Kapi-Mana News : March 13th 2012
22 KAPI-MANA NEWS, MARCH 13, 2012 ARTS & ENTERTAINMENT A: 1 Serlby Place, Porirua P: 04 238 2495 F: 04 238 2496 E: firstname.lastname@example.org | 18 MACHINE GAMING ROOM | COURTESY VAN (when available) 4443509AA Friends of Tawa Bush Reserves Inc, presents A talk by Bruce Murray on The changing landscape of Tawa an historical perspective. Tawa Community Centre (Board Room) 5 Cambridge St, TAWA. Wednesday 14th March 2012 at 7.30 pm. Bruce has long had a love of history, and association with the Tawa area, being a long time resident of Tawa for 45 years, and for 13 years the principal of Tawa College. His knowledge of the Tawa area started in his student days when completing his masters thesis as he studied for his MA in Geography. Since retirement, for the past almost 10 years Bruce has been chairman of the Tawa Historical Society. He has an encyclopaedic knowledge of Tawa‛s roots, its failings, foibles and strengths and is a personable speaker on the subject. With the Tawa Historical Society he has authored a number of books about Tawa. Bruce upholds that we should have A wider appreciation of its past so as to build well for the future. And it‛s on this theme that Bruce was invited to speak to Friends of Tawa Bush Reserves.BeforeEuropeansettlementtheTawavalleyhillslopes where covered in dense lowland forest with towering emergent species and thick undergrowth that supported a chorus of birds and other indigenous life. Progressive development for farming and later urbanisation has seen these bush areas shrink to a shadow of their former glory. Development has also led to the introduction of numerous pest animals and weeds that, if left on their own, could see the demise of the little remaining native bush and animal life in urban areas. The talk will follow the brief formalities of an AGM. Volunteers needed! A wide range of opportunities, including: - replenishing our possum bait stations - caring for the reserves weeding, tree planting, track development and maintenance - serving on the committee, e.g. as Secretary - writing submissions to local body authorities - compiling and distributing a member‛s newsletter Contact email@example.com, or phone Wayne at 232-4676 4443422AA Dine on the RMS Titanic Come dine as a first class passenger to mark a century since the sinking of RMS Titanic. The Titanic Commemorative Din- ner, hosted by Coastguard Welling- ton, is on Saturday, April 14, at the James Cook Hotel. Hotel executive chef Charles de Villiers will replicate the menu that was presented to the first class passengers the night before the ship hit an iceberg early on April 15, 1912. Keynote guest speaker Trevor Montgomery is a veteran deep ocean explorer, having dived 3.81 kilometres to the Titanic. He has come over from Australia especially to share his experiences at this com- memoration. Mr Montgomery has also gifted items to Coastguard Wellington from his dive to the Titanic. These will be auctioned off during the evening and all proceeds from the night go towards the funding for a new special service craft for Coastguard Welling- ton. The dinner starts at 7pm in the Chancellor One Room. Reservations are $150. For enquiries and bookings, ring 479 1840 or email Titanic firstname.lastname@example.org. Singing his way from Scotland Kia ora: Tenor Nicky Spence takes in the sights and sounds of Wellington. By REBECCA THOMSON What s a Scotsman doing in an opera about a Maori chief? It sounds like the introduc- tion to a joke but it s not. Tenor Nicky Spence has trav- elled from Britain to star in Hohepa, a new opera by Wel- lington composer Jenny McLeod. The New Zealand Opera is premiering the piece this week at the International Arts Festi- val. Spence is to perform the role of colonial settler Thomas Mason, who befriends Maori chief Hohepa Te Umuroa during the Maori land wars. What a way to be educated in things New Zealand, he said. It s not a story that s told in Scotland. It s been so fascinat- ing to learn about it. Based in London, Spence trained at the Guildhall School of Music and Drama and the National Opera Studio and has performed all over Europe. He said New Zealand was a long way to come but it was worth it for the role. Of all the offers I had at the time, this was the most interes- ting. I was the right look and sound for them. I look British -- a little bit overweight, pasty and a bit red in the face. Also, it s exciting to perform an opera that s never been performed and it s wonder- ful to be working with a living composer. McLeod s opera is sung in English and Maori, a language Spence had to learn. All the vowels are pretty pure, though, so it s a bit like Scottish. He has also learned a haka, although he does not have to do the haka in the opera. I love the rugby and the haka but to see that sort of thing up close, that s really something special. Jenny s even composed a white man s haka. It s quite lofty and cerebral, whereas the Maori haka is much more tribal. There s a point [in the production] where they are performed at the same time. It s quite something. Born in Dumfriesshire, Scotland, Spence always wanted to become a performer. I was always a noisy child and now I get paid for being noisy. What could be better? His first role, as a child, was King Fuzzywug in a school pro- duction of The Tinderbox. These days he preferred more chal- lenging pieces, he said. It would be amazing to sing Othello one day, if my voice ever gets that big. We re talking about a lot of years to go to get there. Meanwhile, Spence said he was enjoying working with the New Zealand Opera Company and being in New Zealand. He had gleaned information about the country from Hayley Westenra, whom he knows well. I ve toured with Hayley. She s told me quite a a bit about New Zealand. She said how friendly New Zealand is, and that s true. Although here for the opera, Spence said he had one other artistic endeavour in his sights. I do want to be in The Hobbit movie. I have size 12 feet, so hopefully that will give me a shoe -in. He is also looking forward to a fishing trip with the cast. The cast is going kidnap me, take me fishing somewhere. It s going to be my only manly activity of the week.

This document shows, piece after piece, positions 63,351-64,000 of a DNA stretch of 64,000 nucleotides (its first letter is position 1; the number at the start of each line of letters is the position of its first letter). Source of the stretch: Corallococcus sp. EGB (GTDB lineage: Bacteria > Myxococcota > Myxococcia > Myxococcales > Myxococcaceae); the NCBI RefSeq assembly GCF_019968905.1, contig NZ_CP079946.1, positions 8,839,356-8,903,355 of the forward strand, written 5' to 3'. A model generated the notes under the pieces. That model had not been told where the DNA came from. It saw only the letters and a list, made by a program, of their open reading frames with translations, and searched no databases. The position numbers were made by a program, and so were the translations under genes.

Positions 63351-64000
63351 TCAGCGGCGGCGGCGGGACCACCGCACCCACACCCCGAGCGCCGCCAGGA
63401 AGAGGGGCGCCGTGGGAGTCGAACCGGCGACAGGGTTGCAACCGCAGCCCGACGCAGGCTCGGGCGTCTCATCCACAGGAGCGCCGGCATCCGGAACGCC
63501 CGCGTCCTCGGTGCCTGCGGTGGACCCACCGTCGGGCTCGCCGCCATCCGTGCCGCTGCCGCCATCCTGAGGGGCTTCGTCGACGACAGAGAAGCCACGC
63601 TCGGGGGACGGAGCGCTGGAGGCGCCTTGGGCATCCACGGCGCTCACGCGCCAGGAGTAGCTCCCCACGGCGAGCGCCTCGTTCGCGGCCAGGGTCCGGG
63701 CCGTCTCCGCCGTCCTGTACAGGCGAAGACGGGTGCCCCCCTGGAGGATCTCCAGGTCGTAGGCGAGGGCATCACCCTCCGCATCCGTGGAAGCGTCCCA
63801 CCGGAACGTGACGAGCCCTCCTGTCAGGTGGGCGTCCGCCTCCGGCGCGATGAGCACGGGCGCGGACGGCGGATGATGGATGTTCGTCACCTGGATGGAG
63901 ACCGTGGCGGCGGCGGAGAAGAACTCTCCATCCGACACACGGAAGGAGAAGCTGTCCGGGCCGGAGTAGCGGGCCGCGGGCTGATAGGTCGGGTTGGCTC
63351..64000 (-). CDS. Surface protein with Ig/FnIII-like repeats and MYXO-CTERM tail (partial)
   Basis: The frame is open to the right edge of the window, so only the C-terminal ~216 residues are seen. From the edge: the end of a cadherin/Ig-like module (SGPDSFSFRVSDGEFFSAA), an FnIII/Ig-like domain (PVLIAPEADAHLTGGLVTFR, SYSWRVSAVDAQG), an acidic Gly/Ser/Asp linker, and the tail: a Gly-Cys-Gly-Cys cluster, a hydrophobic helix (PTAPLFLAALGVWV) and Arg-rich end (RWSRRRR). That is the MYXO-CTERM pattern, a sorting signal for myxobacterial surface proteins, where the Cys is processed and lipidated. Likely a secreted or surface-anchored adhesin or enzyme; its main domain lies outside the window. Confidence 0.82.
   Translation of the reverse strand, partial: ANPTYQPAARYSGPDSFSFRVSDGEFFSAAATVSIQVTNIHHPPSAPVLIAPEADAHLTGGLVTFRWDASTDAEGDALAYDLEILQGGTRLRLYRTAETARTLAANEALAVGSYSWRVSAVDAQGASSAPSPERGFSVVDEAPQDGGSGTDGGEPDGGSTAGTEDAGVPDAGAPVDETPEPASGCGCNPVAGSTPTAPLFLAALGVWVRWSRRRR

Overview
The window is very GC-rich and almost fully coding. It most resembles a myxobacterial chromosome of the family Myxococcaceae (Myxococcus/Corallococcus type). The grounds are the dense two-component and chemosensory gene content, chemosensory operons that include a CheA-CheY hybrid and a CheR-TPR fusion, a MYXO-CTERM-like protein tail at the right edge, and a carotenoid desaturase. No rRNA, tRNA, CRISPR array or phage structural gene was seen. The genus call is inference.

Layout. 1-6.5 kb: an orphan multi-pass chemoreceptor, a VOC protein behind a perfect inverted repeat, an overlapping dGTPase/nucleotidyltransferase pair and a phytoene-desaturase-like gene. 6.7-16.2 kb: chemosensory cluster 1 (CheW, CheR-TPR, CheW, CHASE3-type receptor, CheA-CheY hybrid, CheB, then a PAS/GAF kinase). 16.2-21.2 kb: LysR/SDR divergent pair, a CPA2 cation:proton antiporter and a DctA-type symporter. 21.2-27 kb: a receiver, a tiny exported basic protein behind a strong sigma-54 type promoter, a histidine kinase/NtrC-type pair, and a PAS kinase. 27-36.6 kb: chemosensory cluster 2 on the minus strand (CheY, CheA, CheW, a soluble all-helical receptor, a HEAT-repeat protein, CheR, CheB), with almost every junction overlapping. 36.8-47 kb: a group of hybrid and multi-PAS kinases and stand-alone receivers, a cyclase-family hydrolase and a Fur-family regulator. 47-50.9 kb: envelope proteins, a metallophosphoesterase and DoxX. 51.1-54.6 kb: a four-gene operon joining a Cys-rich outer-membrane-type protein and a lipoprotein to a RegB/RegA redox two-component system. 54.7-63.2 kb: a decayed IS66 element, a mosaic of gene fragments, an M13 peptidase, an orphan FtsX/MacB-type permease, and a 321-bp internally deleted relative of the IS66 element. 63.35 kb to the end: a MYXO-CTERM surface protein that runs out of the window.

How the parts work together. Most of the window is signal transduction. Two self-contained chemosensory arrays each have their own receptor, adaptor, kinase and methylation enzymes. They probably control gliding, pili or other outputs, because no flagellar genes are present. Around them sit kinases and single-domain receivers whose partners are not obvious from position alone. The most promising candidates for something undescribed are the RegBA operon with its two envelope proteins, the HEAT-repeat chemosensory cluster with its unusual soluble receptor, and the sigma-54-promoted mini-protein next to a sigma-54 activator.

March 6th 2012
March 20th 2012